REVIEW- Tarzan – Children’s Musical Theatre San Jose

I’ll admit I wasn’t initially sold on the story of Tarzan. The story, made into a full stage musical (based on the Disney movie version with songs by Phil Collins) performed at the average to smallish sized Montgomery Theatre in my mind was a potentially cheesy and overly ambitious undertaking. The mere concept made my mouth scrunch up suspiciously and my brow go wonky with quandary as I tried to imagine if this production taken on Children’s Musical Theatre San Jose’s alums, would end up as dessert or disaster. As it turns out this was a sweet production with plenty of rich hues, full notes, and delicious talent.

The cast of this production was honestly out-of-this-world. Strong performances, beautiful voices, wonderful chemistry from every cast member, they brought it, 110%. The entire ensemble was committed to every moment and aside from stellar voices and emotion, I was seriously impressed with the high-caliber choreography paired with outstanding and capable dancers. Kudos also to an orchestra that seemed flawless, so much so that I almost forgot they were live.

Colorful sets, costumes, extensive scenery, more lights and lighting queues I’ve seen in ages, made this a super intense visual spectacle. All the eye candy we would expect from Disney and CMTSJ to be sure, but it was almost too much in places for the performance space. Scene changes were strained in places with large platforms squeezing past each other and wires getting caught as well as stage hands visible in the wings ruined some of the illusion. I wondered if it couldn’t be scaled down just slightly to make for smoother transitions.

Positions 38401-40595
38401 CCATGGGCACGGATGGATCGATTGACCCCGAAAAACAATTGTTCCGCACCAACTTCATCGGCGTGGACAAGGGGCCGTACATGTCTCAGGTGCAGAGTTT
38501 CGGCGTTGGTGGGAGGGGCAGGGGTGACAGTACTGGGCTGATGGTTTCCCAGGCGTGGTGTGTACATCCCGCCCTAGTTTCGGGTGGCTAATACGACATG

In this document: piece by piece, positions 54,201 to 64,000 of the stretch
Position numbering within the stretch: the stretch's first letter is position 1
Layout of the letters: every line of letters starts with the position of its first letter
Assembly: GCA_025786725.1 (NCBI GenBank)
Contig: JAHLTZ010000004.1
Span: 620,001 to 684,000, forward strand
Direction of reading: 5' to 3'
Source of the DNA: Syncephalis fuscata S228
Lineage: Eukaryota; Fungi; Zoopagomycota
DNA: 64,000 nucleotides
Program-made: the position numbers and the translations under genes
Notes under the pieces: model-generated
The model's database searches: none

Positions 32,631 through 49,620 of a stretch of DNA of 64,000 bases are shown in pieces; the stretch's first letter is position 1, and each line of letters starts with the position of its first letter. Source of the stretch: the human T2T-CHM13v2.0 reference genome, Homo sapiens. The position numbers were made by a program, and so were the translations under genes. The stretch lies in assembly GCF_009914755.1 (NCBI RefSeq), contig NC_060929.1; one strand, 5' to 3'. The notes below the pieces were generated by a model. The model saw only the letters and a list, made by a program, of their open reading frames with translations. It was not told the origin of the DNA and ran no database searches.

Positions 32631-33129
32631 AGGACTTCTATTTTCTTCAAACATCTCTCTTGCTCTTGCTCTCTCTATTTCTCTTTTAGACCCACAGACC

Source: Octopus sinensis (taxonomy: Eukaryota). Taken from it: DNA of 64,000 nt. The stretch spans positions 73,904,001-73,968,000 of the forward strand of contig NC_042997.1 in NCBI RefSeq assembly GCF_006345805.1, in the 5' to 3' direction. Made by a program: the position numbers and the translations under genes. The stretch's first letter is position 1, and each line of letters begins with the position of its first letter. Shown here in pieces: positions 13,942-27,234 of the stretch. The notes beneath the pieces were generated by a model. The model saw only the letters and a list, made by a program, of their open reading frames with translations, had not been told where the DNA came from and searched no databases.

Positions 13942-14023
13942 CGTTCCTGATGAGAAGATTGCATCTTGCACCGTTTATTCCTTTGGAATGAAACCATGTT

My maternal instinct kicked into overdrive during most of the aerial wire work and some of the acrobatics got awfully close to the edge of the stage. Though I’m sure the kids in the audience didn’t gasp from nerves, there were several parents that almost had to shut their eyes when kids (or adults) flew over the audience or were spun about on the shoulders of other actors so near to the orchestra pit.

Aside from the fear factor, due to the confines of the theatre I felt the aerial stunts were ultimately limited and became more mechanical than magical than I’d have liked. There wasn’t a tremendous amount of distance to travel vertically or horizontally and so many of the actors were left dangling awkwardly above the stage. It was hard after the initial novelty of the flying to ignore the distraction that was the actors strapping themselves in to the visible safety harnesses. There were few attempts to mask or disguise wires or harnesses and the payoff for me was a bit of a draw. Half the aerials could have been cut in my opinion and it would have made for a smoother production of a story that is quite beautiful, moving and has a wonderful message for families; families of every size and origin.

Of all the technical challenges the sound provided the biggest bummer of the lot. The performance was plagued with spotty sound issues, mics cutting in and out, and inconsistent volumes. I felt for the actors as they sang their hearts out only to have notes lost to anyone past the first three rows. Frustrating to be sure for audience and cast alike and it’s those types of snafus that sadly taint an otherwise great show.

In the end I think the results were deserving of a 4 out of 5 jewels in the tiara for a show that kids probably enjoyed more than worry-wart adults. With the talent that CMTSJ attracts (both of the child and adult variety) I’m very much looking forward to the next Marquee production, 9-5 in April as well as the upcoming children’s productions.

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